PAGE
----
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Nitrogen / Air Tanks

48/3000 Air/Nitrogen Paintball Tank - House Brand
48/3000 Air/Nitrogen Paintball Tank ...
5 Year HydroTest Date! Upgrading to an expansion chamber or CO2 Regulator is foolish when you can get a HPA (High Pressure Air) tank like this and have it solve all of your CO2 problems. This item is your chance to get a great 48ci/3000 paintball air tank at a great deal. We will ship you a q...
Our Price: $47.00
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Paintball Compressed Air + Nitrogen Tank Buying Guide - (Scroll Down to See Tanks!)

If your reading this, you might be a little new to upgrading your paintball gun from CO2 to Compressed Air which is cool.  We hope this guide will help you understand everything about Compressed Air/Nitrogen tanks, its not that hard after you know what all the numbers mean.  After reading this if you still have questions call, email or chat and we'll be happy to help you.  

 In paintball nitrogen = compressed air, (after all air is 78% nitrogen!) so when you see a tank labeled as compressed air, HPA (High Pressure Air Tank), or nitrogen (aka N2 or nitro) they all describe the same tank. Another way of saying it is 1 type of tank has 3 names.    Nitrogen is no longer used in paintball, so what your really looking for is a compressed air tank!  Want more info on Nitrogen tanks and how they evolved into compressed air tank?  Check out our "What is the Difference between Nitrogen and Compressed Air?" page. -Shot Answer, they're the SAME!

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With that being said, compressed air tanks offer better performance, better reliability, and are safer than traditional CO2 tanks.  Compressed air tanks are a direct replacement for CO2 tanks.  You don't need to purchase any extra parts to use compressed air with your paintball gun, all you need is one of our compressed air tanks listed below.  A compressed air tank screws right into your paintball gun just like a CO2 tank.  Entry level compressed air tanks cost a little more than a CO2 tank, but you make up for it quickly because its cheaper to fill an compressed air tank than a CO2 tank at a paintball field.  If your paintball gun shoots over 15bps, you need a compressed air tank or you risk doing damage to you gun.  All performance paintball guns require compressed air to operate, slower entry level guns can use CO2 or compressed air.  

What is a High Pressure Tank vs Low Pressure?  High Pressure (HP) and Low Pressure (LP) refers to the output pressure of the tank.  High Pressure refers to 800-850PSI output, LP refers to 450PSI output.   All current guns out there can use a High Pressure tank.  HP tanks are direct replacements for CO2 tanks.  Most paintball gun manufactures like Planet Eclipse, still recommend using HP tanks.  Guns like Tippmann, Spyder, and other guns currently running CO2 can only operate if with a high pressure tank!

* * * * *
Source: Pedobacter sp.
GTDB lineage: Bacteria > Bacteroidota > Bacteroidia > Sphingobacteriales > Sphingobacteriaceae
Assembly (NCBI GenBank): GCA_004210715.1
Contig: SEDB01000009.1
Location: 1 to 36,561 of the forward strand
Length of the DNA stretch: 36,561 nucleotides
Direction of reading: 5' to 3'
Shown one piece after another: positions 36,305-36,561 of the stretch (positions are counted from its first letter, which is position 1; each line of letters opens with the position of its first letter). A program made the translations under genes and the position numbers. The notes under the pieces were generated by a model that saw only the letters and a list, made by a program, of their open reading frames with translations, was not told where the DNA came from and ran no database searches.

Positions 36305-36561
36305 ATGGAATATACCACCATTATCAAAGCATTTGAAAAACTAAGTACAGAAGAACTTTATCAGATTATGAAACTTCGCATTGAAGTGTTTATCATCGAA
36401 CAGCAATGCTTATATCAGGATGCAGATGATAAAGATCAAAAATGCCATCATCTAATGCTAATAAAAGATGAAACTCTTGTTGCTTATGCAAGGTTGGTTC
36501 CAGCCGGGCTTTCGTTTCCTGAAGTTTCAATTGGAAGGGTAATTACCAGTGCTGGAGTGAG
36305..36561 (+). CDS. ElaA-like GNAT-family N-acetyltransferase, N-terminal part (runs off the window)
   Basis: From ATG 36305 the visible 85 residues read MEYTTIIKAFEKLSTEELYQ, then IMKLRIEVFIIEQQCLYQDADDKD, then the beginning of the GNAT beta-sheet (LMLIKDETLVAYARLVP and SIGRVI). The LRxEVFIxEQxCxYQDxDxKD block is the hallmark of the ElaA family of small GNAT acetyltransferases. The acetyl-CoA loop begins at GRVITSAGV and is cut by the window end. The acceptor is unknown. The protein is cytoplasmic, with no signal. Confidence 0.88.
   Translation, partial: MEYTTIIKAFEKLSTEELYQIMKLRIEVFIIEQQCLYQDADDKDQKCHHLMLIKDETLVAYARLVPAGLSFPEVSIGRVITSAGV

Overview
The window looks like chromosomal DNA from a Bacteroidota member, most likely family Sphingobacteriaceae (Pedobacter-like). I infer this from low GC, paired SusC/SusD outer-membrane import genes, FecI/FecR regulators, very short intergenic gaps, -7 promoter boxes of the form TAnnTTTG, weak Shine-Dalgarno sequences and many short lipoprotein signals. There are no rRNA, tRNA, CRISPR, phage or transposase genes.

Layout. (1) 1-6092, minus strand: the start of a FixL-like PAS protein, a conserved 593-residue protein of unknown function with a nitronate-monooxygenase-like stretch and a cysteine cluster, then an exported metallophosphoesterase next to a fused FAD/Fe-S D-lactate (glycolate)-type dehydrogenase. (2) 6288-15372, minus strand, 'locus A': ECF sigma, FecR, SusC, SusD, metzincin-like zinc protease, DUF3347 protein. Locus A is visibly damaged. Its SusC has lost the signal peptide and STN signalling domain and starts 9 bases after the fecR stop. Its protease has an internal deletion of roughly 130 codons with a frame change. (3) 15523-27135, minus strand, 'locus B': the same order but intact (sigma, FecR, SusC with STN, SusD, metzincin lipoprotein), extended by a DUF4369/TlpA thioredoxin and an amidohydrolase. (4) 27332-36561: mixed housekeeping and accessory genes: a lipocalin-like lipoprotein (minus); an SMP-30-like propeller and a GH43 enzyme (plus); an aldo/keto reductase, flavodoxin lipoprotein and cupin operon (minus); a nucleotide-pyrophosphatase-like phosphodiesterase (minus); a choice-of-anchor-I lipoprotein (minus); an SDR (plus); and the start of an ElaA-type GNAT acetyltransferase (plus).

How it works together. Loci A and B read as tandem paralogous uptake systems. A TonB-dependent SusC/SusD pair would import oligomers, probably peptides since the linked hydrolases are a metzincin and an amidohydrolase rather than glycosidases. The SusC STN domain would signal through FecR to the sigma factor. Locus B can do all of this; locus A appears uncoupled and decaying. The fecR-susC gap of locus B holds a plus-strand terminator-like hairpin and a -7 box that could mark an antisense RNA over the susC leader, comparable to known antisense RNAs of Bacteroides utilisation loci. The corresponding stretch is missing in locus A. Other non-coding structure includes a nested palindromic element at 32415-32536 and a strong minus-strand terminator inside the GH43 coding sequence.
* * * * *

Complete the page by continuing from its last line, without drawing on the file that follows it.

My gun is a "low pressure gun" do I still use a HP tank?  This is a advanced question.  New paintball parents might want to skip this question because its a bit technical.  New paintball parents should ALWAYS get a High Pressure tank.        ANSWER: The gun's operating pressure does not necessarily dictate if you should get a low pressure tank or not..   All LP paintball guns (guns that have an operating pressure of 125-300psi) have an inline regulator that regulates tank pressure down to the gun's operating pressure.  So if you have a HP tank (800psi), that 800psi of air goes threw the gun's regulator where it gets lowered down to 200psi or whatever that particular gun uses before entering the gun.   A LP tank just takes a little stress off your guns regulator so it can work easier.  Most low pressure gun manufacturers still recommend getting a HP tank with your LP gun, because they want you to have enough "backpressure" readily available in the gun.  You can always refer back to your gun's owners manual or ask us if your not sure or ask us!

What do the numbers on the air tank mean? The numbers basically tell you what size the tank is.  The first number is the cubic inch of the tank, thatís how large the tank physically is. Usually sizes are 45, 48, 47, 68, 70, 72 and 90. The second number tells you what internal pressure the tank can hold in PSI, this will read 3000 or 4500. There are 5000psi tanks out there but its more of a gimmick than anything else because most fields will not be able to fill to 5,000 PSI.  So for an example. a 68/3000 holds less air than a 68/4500 because the 4500 can hold more air (at a higher pressure) inside the same amount of space than a 3000psi tank. 68/4500 tanks are the most common size tanks in paintball other than the entry level 48/3000.

What tank should I get?  If your asking this question your probably new to the sport.  If you are getting your first gun set up, and just want a great tank to get you going, checkout our 48/3000 House brand compressed air paintball tank.  Its a little bit larger than a CO2 tank, and its thick, durable aluminum shell, is light weight and will provide years of service.  It also will typically yield about 500-800 shots per fill.   If you desire a ultra light weight paintball tank, checkout any of our Carbon Fiber tanks.  All the paintball tanks we carry are by quality manufacturers like Crossfire, Ninja, and Pure Energy.  Our tanks do what they should do which is output consistent regulated air.   Don't be afraid to contact us to ask us questions if you have them!

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